|Title||Depth distribution and seasonal populations of mesquite-nodulating rhizobia in warm desert ecosystems|
|Publication Type||Journal Article|
|Year of Publication||1988|
|Authors||Jenkins MB, Virginia RA, Jarrell WM|
|Journal||Soil Science Society of America Journal|
|Keywords||article, articles, journal, journals, plant, Prosopis, Prosopis, nodulating rhizobia, rhizobia, Prosopis-nodulating|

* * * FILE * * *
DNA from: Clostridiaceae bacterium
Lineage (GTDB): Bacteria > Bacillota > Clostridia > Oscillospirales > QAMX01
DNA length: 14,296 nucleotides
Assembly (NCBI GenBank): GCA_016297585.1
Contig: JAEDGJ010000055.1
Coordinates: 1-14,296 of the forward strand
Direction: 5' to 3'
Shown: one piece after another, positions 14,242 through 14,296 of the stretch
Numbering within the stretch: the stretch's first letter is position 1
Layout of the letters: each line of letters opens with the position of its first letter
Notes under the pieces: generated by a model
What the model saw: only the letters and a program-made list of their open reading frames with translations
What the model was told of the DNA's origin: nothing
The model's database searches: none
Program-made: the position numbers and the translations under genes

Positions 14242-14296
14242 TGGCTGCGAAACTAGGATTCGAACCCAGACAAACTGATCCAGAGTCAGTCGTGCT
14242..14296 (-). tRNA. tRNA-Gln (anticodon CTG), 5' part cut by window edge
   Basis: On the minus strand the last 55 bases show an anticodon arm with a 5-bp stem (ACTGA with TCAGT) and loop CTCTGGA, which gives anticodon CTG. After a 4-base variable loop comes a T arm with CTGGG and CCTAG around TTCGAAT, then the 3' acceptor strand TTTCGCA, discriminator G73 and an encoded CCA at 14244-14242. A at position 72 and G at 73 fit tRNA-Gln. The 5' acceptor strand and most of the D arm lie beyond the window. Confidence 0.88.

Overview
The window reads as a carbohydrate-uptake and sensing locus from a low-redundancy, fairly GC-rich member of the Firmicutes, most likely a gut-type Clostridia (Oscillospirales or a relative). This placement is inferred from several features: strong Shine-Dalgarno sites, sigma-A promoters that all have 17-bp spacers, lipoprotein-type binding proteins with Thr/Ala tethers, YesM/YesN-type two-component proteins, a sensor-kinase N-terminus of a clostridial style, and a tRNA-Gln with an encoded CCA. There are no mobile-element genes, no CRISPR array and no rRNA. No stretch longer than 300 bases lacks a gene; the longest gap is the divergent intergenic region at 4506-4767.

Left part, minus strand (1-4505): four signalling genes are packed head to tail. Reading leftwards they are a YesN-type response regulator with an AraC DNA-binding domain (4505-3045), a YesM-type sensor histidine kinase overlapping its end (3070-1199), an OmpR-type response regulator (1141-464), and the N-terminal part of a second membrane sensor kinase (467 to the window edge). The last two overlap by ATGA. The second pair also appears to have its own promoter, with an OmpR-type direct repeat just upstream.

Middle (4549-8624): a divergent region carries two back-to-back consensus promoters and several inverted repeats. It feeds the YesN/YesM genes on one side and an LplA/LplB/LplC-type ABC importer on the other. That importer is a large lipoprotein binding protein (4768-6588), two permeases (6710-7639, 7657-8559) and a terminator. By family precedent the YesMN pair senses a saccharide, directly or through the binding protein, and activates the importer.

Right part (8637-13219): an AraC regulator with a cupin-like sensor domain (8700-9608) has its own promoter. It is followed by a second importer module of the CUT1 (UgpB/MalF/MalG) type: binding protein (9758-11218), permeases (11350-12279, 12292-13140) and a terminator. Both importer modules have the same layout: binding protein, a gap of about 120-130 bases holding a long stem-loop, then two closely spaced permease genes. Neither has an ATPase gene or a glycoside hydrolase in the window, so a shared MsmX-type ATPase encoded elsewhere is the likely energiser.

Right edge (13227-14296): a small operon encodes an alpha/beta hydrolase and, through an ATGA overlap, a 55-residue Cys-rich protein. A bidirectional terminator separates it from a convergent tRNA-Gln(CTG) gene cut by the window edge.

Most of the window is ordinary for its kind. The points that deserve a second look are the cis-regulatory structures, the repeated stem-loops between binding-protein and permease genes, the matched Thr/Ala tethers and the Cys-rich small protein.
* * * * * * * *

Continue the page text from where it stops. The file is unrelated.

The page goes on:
Deeply rooted woody legumes are common in desert ecosystems yet little is known about the distribution of their rhizobial symbionts in relation to their roots and soil properties of the systems. The distribution of mesquite (Prosopis glandulosa Torr.)- nodulating rhizobia was investigated to depths of 13 m in warm desert eco systems. Soils were collected under mesquite from sand dune and playa ecosystems in the California Sonoran Desert, and from sand dune, playa, arroyo, and grassland ecosystems in Ten Chihuahuan Desert of southern New Mexico. A Larrea tridentata (DC.) Coville (creosote bush) ecosystem in New Mexico, containing no mesquite, was sampled as a reference. Three intact soil cores from each ecosystem were removed during the winter, spring, and fall from the New Mexico sites, and the winter from the California sites. Significant rhizobial population densities were measured in soil from 1- to 4-m depths at the sand due, arroyo, and the playa ecosystems. Tat the playa ecosystem in New Mexico population densities >105 cells kg-1 were measured in soils from 8-m depth, and root nodules containing rhizobia were recovered in soil samples from 3-, 4-, and 7-m depths. Multiple-regression analysis of rhizobial concentration against soil NH4-N, PO4-P, electrical conductivity, and gravimetric water content indicated that no single soil factor was related significantly to rhizobial concentration across the ecosystems. Rhizobial densities varied with season in the dune and arroyo ecosystems. In these desert ecosystems significant rhizobial populations, root nodules, and presumable symbiotic N2 fixation occur at soil depths rarely studied.